Welcome to the Part I of the Waffle Bake Off series, in which we search for the best ever yeast waffle recipe (which, coincidentally, science says are the best kind).
Although my sweet breakfast item of choice is typically–you guessed it–pancakes, I do love waffles. I have many fond childhood memories of eating toasted Eggo waffles–we’d eat them either drizzled with syrup or chopped into small squares and eaten with milk like cereal (did anyone else do this)?
However, I’ve never quite found my ideal homemade waffle–I like my waffles a little sweet (like syrup-optional sweet), but texture is usually the main issue. Homemade waffles can often turn out a little soggy and listless; I went into this bake off looking for something more akin to diner-style waffles that stay crisp and firm with a toothsome bite (i.e. not overly airy) and an interior that can be custardy, but not spongy.
Most recipes required an overnight rest, save for two; I prepped all 7 of the batters the night before, and made Chef Steps and Byron Talbott’s recipes the morning of. Each waffle was made fresh in a Belgian waffle maker and tasted immediately afterwards. I had a purposefully smaller group of tasters this time (similar to when we were finding the best pancakes), with just 11 friends helping to taste and rank each waffle. Each taster was allowed to taste the waffles either plain or with syrup (as long as they were consistent throughout the tasting) and ranked each waffle on a scale from 1-10 for flavor, and 1-10 for texture.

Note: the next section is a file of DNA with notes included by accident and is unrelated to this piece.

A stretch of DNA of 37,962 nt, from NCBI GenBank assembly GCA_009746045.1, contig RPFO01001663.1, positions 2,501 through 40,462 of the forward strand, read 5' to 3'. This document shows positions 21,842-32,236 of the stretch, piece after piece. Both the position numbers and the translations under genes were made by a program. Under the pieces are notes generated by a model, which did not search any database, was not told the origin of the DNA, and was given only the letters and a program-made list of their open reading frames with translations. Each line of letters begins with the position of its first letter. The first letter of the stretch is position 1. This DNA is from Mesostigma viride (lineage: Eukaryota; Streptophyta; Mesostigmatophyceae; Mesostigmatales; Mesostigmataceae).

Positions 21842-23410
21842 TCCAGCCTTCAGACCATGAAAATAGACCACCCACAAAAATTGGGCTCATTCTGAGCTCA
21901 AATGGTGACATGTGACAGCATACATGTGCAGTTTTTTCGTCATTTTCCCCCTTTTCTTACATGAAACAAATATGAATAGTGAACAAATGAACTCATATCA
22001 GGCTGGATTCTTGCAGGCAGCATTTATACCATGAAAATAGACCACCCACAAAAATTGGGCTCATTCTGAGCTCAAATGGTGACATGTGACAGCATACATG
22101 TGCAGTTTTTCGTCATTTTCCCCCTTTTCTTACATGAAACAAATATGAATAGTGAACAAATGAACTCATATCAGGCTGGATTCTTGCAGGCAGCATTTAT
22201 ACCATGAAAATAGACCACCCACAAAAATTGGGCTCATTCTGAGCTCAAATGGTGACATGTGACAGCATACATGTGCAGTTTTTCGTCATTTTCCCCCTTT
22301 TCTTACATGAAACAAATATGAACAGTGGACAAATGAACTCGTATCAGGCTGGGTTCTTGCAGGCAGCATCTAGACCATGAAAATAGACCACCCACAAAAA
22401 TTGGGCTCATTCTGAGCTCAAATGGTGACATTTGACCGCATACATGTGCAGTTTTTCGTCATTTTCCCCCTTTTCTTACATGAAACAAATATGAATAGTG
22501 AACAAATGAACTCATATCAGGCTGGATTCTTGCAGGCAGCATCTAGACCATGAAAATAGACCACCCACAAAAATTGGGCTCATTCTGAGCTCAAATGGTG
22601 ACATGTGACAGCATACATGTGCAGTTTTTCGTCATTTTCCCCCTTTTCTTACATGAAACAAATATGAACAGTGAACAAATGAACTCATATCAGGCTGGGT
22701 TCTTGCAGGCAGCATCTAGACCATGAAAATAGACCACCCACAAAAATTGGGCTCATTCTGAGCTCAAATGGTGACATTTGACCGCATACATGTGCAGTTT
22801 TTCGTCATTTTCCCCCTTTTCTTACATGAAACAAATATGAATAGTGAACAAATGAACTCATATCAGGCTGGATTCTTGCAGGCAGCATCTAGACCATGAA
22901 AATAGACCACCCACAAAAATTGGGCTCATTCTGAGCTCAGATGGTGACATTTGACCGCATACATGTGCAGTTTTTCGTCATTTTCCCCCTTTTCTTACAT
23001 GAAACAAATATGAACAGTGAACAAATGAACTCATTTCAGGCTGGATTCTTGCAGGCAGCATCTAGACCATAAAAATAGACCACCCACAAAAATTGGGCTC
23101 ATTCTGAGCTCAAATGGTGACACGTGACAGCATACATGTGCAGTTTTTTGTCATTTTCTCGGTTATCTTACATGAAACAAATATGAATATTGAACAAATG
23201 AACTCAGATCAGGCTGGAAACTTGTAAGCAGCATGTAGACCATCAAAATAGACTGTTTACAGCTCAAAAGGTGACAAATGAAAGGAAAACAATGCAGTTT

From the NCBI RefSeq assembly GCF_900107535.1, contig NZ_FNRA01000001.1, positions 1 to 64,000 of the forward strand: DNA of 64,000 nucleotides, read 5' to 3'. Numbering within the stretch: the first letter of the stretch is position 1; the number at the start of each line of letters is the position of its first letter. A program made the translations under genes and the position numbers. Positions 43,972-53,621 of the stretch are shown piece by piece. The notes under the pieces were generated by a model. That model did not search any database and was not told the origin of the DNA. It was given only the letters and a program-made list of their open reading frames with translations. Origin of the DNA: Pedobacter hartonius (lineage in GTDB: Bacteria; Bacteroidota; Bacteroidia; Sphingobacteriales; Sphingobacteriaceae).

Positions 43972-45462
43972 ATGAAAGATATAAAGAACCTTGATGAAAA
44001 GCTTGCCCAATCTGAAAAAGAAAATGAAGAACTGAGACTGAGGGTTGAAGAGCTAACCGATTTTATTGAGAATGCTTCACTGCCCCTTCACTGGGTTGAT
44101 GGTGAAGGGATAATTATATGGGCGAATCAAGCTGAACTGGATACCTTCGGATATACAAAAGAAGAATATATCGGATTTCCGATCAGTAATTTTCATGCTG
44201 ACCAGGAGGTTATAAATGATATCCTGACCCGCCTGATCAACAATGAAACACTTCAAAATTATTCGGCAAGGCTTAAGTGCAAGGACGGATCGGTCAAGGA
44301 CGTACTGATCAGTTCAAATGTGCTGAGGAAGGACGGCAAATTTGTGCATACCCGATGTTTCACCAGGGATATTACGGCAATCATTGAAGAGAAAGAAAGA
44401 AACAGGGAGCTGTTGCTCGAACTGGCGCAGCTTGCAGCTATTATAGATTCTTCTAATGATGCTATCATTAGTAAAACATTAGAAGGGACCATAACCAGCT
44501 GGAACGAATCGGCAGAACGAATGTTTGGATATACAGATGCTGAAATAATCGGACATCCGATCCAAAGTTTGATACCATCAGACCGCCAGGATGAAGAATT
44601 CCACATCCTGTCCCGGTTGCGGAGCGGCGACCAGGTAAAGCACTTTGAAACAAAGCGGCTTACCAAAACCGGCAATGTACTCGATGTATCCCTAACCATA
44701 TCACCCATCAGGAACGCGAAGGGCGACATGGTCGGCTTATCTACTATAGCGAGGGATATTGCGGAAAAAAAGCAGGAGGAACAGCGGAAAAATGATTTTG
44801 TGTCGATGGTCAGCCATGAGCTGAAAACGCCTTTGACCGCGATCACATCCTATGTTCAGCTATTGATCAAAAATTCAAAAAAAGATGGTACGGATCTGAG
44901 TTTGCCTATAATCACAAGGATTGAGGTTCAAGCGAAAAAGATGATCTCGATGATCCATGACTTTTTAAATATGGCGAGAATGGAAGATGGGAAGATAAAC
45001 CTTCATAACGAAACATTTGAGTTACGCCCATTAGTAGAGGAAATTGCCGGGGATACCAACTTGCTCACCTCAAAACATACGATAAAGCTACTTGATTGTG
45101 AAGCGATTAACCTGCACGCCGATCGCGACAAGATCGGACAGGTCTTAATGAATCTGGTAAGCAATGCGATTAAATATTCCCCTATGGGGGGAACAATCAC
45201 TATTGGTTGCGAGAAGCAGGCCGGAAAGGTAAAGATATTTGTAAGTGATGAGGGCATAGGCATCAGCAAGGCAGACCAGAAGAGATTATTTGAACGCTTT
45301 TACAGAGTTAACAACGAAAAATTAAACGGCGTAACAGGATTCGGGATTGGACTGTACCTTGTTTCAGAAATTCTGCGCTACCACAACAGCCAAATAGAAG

Ingredients: Gold Medal all-purpose flour, King Arthur Flour pastry flour, Kroger butter, McCormick vanilla, Diamond kosher salt, Kroger sugar, SAF Red instant yeast, and Fleischmann’s active dry yeast.
Waffle maker: I used this Farberware waffle maker (the one my roommate happens to own) for all the waffles tasted in this bake off. My friend also brought this Cuisinart vertical waffle maker to use as a back up, which we tested after the bake off. Once we figured out how to work the vertical cooking method, I actually really liked it–it makes it much more fool-proof in terms of how much batter to use by using the dedicated scoop rather than eyeballing it your batter. And it cooked much more evenly than the Farberware one.) More on waffle makers later!
A quick note on terminology: I use the following terms quite a bit and figured it would help to define them:
- “Belgian waffle makers” = makes deep-pocketed waffles
- “Traditional waffle makers” = makes thinner, American-style waffles (the fact that thin waffles are an American tradition was news to me!)
This note from Serious Eats may help!